While Colony Collapse Disorder, according to U.S. Geological Survey, does not affect native bees, they do suffer a decline wherever there is a large population of European honeybees.
Kornbluth explained that European honeybees are efficient but voracious foragers that take away resources from native bees.
“If everyone had a [honeybee] hive, you’d get to this density where it would have a negative impact on native bees,” she said.
Small farms, like those on Long Island, could get “sufficient pollination as long as there is enough diversity in the environment and not an overuse of pesticides,” Kornbluth said.
As development increases, the diversity of Long Island’s environment disappears. In the past 55 years, Long Island farmland has shrunk by 61.7 percent, or a loss of over 55,000 acres, according to the U.S. Department of Agriculture.
“Without any insect pollination, your foods would be
corn, wheat, barley, oats and rice.”
Ray Lackey, master beekeeper
The Need for Bees
A less sweet life without them
Elsewhere in the country, larger farms would not survive with native bees alone, which is why commercial keepers’ honeybees play such a vital role. The honeybees’ rapid disappearance because of Colony Collapse Disorder threatens crops and therefore the food supply.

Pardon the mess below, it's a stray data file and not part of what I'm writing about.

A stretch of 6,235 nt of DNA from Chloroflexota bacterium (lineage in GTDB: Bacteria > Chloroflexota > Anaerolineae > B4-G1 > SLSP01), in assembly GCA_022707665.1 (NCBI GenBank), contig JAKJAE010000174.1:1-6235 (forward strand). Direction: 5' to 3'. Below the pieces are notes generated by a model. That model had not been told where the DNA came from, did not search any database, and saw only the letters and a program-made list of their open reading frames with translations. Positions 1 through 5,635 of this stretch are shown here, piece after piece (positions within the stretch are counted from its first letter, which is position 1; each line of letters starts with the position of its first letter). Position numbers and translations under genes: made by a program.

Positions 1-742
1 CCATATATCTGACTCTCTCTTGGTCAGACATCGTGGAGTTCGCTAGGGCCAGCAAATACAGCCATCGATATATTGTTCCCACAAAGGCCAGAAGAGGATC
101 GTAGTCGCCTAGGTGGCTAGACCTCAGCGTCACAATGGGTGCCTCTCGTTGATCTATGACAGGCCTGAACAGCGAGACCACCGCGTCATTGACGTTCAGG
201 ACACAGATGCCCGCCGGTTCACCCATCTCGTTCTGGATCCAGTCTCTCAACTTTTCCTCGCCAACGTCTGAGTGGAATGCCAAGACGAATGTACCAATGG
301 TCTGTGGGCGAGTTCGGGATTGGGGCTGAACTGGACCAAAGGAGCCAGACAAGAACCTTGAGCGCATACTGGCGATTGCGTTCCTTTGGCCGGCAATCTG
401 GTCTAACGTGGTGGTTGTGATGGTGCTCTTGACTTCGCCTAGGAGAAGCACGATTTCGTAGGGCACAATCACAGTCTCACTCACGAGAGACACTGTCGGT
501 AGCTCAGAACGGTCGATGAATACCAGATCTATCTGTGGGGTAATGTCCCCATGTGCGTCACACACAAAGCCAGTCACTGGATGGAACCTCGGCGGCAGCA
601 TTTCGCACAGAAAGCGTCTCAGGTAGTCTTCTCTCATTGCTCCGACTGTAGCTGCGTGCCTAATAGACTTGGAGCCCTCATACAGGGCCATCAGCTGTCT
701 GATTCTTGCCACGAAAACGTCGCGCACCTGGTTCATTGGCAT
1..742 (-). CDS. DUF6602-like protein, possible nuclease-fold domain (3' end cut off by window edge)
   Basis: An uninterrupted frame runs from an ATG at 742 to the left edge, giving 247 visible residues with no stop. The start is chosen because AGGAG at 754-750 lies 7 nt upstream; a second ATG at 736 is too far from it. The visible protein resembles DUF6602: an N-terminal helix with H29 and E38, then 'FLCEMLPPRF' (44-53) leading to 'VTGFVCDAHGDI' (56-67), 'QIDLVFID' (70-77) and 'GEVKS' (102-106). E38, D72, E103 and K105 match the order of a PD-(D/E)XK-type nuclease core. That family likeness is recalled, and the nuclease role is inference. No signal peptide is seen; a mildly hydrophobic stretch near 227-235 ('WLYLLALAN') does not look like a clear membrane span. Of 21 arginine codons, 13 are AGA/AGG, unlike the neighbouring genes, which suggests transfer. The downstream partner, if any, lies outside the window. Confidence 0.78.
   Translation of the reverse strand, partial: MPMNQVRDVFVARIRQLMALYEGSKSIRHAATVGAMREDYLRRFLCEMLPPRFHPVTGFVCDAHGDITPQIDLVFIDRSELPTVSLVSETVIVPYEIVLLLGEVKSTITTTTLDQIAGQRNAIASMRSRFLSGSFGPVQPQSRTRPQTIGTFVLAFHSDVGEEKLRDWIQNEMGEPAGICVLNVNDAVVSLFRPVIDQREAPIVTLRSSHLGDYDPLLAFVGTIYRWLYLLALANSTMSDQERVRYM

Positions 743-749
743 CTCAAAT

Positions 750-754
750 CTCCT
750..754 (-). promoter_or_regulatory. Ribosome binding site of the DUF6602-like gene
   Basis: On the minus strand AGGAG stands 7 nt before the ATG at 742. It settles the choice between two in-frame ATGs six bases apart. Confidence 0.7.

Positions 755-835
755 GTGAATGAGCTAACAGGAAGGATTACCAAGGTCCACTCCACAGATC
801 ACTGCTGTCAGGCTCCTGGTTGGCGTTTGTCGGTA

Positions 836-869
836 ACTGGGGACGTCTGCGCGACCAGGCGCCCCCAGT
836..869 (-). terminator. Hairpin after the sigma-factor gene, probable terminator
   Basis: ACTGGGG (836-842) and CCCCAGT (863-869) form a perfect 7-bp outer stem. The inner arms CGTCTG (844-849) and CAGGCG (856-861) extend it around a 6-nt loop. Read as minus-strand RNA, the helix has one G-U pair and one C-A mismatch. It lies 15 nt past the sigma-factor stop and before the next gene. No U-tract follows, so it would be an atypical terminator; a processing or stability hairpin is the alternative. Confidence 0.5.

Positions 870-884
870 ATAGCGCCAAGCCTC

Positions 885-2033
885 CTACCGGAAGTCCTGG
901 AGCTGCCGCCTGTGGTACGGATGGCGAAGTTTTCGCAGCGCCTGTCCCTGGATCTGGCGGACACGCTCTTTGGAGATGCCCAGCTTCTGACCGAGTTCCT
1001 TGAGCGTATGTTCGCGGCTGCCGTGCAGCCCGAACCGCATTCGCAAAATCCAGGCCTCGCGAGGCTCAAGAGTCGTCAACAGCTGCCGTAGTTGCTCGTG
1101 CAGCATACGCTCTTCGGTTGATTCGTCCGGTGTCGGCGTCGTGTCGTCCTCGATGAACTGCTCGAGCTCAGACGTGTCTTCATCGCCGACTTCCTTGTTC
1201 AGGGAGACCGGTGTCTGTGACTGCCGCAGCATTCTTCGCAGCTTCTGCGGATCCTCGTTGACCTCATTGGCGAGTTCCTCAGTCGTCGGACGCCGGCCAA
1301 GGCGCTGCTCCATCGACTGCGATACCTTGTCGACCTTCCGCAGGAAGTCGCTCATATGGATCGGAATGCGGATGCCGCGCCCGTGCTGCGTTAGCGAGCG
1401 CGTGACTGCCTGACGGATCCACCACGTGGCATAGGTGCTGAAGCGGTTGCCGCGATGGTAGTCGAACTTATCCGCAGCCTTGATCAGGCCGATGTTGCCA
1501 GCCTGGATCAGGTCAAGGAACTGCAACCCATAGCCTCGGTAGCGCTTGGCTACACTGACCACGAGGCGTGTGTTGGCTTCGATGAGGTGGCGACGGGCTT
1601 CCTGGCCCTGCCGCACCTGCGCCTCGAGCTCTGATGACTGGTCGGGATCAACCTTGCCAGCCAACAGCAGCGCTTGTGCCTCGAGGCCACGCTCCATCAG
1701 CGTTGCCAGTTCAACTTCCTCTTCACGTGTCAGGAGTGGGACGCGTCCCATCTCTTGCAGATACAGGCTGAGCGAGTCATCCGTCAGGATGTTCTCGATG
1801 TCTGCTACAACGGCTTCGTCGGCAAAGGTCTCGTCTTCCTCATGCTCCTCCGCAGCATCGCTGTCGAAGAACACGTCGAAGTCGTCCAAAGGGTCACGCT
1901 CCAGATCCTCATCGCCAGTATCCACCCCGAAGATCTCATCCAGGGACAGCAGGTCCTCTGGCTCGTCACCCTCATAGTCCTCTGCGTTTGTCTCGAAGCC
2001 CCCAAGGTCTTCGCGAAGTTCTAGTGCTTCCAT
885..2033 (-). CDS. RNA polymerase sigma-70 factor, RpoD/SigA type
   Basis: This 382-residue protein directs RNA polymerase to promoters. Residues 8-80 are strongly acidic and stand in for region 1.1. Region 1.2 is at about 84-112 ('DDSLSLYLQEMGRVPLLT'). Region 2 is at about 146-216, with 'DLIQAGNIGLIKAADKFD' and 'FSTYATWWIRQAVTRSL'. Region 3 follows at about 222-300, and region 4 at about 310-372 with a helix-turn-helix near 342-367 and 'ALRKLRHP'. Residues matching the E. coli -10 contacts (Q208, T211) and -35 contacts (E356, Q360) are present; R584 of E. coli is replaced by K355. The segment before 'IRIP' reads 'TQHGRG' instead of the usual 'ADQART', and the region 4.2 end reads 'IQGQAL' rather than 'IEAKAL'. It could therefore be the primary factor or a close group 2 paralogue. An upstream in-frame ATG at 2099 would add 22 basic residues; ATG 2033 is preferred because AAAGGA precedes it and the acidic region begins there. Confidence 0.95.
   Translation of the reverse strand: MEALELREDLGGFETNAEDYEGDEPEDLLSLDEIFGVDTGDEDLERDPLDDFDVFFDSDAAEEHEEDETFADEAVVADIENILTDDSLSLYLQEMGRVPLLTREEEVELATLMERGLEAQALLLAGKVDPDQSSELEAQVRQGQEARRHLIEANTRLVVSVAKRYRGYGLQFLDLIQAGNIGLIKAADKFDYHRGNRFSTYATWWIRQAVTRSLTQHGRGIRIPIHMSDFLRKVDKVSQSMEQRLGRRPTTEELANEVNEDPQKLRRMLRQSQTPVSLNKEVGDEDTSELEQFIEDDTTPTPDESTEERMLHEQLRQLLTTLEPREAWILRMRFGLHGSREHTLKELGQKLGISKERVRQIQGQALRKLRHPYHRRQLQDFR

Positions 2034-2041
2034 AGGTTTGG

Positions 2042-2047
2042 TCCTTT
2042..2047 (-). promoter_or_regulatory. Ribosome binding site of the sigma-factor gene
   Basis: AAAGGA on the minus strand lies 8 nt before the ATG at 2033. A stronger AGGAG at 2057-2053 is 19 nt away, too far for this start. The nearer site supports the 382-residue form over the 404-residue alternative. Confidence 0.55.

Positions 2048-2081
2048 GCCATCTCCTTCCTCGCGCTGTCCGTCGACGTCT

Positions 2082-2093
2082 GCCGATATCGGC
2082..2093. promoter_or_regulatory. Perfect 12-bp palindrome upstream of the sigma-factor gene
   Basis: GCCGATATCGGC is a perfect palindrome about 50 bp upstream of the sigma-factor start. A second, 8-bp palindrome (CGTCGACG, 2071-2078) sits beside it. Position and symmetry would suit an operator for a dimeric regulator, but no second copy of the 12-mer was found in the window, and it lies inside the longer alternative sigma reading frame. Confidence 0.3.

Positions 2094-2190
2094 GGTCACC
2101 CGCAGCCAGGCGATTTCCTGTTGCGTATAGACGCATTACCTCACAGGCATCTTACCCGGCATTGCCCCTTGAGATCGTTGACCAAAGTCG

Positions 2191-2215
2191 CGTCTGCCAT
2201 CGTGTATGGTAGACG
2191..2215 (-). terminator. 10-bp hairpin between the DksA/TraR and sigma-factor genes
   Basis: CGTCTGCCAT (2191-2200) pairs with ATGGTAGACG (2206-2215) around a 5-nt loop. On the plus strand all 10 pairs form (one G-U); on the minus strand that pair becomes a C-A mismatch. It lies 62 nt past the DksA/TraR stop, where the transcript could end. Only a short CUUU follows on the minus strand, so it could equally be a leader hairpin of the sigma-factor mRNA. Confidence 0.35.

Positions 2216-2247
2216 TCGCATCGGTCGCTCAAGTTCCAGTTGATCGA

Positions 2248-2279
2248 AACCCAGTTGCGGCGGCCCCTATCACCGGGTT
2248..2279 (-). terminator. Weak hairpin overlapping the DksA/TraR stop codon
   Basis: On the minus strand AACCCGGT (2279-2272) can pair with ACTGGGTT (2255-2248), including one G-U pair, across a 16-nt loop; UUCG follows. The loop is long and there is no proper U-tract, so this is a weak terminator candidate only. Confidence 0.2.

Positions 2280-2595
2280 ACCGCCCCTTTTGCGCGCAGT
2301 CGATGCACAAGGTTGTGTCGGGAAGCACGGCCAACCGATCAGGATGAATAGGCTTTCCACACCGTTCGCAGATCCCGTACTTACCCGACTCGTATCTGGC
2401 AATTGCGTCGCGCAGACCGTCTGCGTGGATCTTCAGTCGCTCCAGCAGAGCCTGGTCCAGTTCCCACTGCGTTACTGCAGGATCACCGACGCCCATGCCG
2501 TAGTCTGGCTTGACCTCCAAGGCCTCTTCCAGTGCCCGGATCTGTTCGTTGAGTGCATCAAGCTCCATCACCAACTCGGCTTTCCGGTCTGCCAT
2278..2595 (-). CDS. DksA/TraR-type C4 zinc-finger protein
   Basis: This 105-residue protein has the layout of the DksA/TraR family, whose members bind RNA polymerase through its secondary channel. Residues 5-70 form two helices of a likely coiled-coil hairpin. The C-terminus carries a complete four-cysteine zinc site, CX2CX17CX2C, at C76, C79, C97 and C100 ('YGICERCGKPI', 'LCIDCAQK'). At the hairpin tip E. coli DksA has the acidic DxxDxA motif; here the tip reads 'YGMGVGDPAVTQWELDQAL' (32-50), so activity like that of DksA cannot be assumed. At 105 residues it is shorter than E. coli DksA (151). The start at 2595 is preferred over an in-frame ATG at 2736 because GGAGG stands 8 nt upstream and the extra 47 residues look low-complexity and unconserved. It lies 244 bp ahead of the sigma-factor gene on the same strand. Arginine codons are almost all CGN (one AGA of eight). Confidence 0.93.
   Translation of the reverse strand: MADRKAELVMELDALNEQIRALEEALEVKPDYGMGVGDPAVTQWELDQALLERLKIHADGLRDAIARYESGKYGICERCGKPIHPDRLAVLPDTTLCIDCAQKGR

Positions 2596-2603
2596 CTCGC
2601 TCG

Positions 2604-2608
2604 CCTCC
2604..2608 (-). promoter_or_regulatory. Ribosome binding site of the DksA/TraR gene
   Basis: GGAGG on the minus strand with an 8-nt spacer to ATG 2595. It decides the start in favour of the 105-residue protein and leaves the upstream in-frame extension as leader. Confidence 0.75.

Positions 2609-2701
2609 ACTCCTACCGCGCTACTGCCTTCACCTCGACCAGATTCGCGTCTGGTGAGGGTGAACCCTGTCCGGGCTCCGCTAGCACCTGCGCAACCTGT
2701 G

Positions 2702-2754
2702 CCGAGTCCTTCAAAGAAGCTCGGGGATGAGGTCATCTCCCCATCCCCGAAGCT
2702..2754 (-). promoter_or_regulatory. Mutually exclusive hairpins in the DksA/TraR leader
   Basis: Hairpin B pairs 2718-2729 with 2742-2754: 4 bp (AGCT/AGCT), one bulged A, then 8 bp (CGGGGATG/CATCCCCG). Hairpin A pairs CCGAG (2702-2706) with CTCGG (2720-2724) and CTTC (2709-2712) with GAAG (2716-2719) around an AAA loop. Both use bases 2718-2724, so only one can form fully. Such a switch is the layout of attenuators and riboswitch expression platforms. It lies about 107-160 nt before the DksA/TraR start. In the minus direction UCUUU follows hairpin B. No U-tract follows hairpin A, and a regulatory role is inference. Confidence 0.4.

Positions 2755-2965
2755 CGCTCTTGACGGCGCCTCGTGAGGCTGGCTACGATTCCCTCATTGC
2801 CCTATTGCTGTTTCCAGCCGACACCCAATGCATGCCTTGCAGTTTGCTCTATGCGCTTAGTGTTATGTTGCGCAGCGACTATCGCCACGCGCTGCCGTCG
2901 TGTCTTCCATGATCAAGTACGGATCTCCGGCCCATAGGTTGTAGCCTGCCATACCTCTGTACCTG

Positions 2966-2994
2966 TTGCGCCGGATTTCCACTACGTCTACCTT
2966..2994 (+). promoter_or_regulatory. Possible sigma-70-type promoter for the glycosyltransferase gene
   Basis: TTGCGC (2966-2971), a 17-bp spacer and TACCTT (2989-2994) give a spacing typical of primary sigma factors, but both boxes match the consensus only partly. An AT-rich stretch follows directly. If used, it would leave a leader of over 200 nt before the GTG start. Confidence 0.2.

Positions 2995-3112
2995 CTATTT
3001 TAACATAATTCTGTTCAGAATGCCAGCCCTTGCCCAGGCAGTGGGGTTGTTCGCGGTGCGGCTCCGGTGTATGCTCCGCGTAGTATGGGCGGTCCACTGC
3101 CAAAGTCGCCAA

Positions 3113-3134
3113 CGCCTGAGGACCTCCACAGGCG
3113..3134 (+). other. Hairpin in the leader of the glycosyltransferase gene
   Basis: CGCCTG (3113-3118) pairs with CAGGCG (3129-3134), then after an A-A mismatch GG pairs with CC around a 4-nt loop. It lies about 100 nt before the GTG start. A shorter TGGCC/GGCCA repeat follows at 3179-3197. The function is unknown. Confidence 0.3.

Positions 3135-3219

“Without any insect pollination, your foods would be corn, wheat, barley, oats and rice. No fruits, and normally not any vegetables,” Lackey said.
John Halsey said he lacks the courage to test the Milk Pail and see if it could survive on native pollination.
“We certainly need the bees. I’m not ready to take a chance on it without them,” he said.
“I feel like I’m helping my neighborhood.
I feel like I’m helping bees in general.”
Cliff Ohrnberger, hobbyist beekeeper
How The Backyard Beekeeper came to be
The senior capstone project, which all journalism majors must complete for graduation, requires a written piece, a video and a website. Deanna, who concentrated in online journalism during her undergraduate career, was also required to create various data visualizations to supplement the story.
She joined The Statesman, SBU’s official campus newspaper, as a contributing writer the fall of her freshman year. She spent her senior year as Editor-in-Chief of the organization. Deanna has interned at the Council on Foreign Relations, Scripps Howard Foundation and Times Beacon Record Newspapers. Deanna also enjoys taking photos, reading and knitting. Food is one of her greatest passions and she is currently tackling the art of cooking.